Agricultural training in Cambodia
Agricultural Training Programme
Our Agricultural Training programme teaches the villagers better agricultural practices. Our aim is to maximise the potential of the land and water resources at their disposal to produce high quality vegetables.
This project has proven to be very successful. The villagers who have completed the programme are now growing an abundance of vegetables, enough for their families to eat and plenty left over to sell. Vegetable sellers from markets in the larger villages and towns in the area now seek them out to buy their produce.
The courses are run by a young Cambodian woman who is university educated in agriculture, and the majority of the participants are women (around 90%).
After the villagers have completed the 12-week course, they continue to come together as a group once a week to discuss agricultural issues and to participate in a community savings scheme.
Our agriculture trainer also attends the weekly meeting and continues to do so until she thinks they are ready to carry on without her input.
Each participant is required to contribute a small amount of money to a central ‘kitty’ each week (between 500 and 1000 riel, the equivalent of 12 and 25 US cents).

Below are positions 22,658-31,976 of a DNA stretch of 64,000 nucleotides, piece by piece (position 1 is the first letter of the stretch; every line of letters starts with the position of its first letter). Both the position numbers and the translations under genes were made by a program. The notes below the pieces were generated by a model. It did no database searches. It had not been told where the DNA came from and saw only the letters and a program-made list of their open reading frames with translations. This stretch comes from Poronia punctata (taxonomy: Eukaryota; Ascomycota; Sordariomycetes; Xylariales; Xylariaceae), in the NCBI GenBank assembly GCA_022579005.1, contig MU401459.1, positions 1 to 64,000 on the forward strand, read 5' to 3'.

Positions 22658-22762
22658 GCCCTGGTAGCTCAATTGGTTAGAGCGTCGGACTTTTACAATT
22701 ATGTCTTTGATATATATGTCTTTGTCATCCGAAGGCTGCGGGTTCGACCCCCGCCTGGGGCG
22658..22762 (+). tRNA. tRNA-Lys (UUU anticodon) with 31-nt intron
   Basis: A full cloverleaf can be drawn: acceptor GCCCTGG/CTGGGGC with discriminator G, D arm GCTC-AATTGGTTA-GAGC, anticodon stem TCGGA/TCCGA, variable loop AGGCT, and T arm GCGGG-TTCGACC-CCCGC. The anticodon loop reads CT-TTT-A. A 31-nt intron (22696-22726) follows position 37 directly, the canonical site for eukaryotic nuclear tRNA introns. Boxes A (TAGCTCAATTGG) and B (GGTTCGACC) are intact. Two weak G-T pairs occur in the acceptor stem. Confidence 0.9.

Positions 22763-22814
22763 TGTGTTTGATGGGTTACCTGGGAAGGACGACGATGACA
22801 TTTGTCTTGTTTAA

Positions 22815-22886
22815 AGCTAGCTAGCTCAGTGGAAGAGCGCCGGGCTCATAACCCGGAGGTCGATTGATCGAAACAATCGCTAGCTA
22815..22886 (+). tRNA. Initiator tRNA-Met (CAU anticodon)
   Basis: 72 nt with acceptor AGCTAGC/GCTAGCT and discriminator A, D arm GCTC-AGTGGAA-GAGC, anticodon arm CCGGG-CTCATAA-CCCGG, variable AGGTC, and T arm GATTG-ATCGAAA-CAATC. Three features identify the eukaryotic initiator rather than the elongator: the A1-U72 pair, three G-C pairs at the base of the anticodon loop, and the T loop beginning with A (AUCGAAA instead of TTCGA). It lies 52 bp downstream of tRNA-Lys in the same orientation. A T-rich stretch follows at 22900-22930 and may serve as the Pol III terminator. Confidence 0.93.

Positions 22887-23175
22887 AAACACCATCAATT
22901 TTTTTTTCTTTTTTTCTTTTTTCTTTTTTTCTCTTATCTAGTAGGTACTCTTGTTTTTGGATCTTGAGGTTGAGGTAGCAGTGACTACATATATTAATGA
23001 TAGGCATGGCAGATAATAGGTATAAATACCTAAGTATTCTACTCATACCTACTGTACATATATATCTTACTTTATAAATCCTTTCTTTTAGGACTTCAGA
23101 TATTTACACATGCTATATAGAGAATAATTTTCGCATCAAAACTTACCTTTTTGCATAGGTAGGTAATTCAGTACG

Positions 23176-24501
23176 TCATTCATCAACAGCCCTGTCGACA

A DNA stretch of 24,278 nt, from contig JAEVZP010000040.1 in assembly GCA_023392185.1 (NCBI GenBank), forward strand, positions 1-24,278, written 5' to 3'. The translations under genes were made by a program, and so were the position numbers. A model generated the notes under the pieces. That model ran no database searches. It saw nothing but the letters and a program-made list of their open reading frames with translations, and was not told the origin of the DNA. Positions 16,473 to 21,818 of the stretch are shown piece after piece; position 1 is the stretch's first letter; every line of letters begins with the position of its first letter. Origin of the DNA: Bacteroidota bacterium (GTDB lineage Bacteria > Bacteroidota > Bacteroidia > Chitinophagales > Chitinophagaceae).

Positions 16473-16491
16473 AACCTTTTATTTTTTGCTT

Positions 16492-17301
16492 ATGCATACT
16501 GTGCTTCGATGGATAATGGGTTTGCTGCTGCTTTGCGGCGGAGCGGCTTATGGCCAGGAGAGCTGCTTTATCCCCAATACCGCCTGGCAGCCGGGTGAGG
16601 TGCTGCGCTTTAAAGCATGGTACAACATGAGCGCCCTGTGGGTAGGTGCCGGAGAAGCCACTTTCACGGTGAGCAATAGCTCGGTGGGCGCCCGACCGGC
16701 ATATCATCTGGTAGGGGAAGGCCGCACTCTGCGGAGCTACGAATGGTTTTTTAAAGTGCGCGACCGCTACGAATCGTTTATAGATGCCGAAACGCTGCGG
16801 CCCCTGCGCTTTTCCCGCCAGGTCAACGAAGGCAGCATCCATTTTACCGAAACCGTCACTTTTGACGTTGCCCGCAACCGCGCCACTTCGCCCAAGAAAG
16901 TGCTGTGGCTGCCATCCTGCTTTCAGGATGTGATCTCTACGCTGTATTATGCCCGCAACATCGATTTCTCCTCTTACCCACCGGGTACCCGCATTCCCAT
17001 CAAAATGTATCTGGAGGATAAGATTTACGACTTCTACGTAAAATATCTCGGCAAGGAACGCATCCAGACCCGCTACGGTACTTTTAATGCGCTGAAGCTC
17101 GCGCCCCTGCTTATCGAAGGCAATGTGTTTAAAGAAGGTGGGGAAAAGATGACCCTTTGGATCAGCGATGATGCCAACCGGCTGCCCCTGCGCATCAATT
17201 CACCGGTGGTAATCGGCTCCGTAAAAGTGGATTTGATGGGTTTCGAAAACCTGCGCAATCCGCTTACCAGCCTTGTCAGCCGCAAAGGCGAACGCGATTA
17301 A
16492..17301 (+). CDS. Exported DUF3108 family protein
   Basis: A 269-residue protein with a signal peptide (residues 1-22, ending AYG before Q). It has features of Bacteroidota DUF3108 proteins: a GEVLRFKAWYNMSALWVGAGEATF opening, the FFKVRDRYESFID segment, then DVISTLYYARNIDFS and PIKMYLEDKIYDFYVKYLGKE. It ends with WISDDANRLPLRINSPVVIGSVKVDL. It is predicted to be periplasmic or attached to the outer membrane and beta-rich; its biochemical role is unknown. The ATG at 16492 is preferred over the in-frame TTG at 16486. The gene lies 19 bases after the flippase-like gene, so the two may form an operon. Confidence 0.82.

Money can then be borrowed from the pool if and when needed for agricultural purposes at a very low interest rate. Among other things, members borrow the money for buying seeds and tools, fertiliser, etc.
They can also borrow money, interest free, if someone in their family gets sick. Previously, the threat of illness caused great worry and stress amongst all the participants.
Now they have peace of mind and a sense of security, knowing that they can borrow their own money back from the savings team.
Group discussion at the meetings is broadened to cover not just agricultural issues but also a range of domestic and household issues (such as household budgets).
After completion of the agricultural training course, each participant is rewarded with a simple drip-feed irrigation system.
Without the drip-feed irrigation systems they would have to water their vegetable gardens by hand with watering cans, a very time consuming process which limited the amount of vegetables they could grow.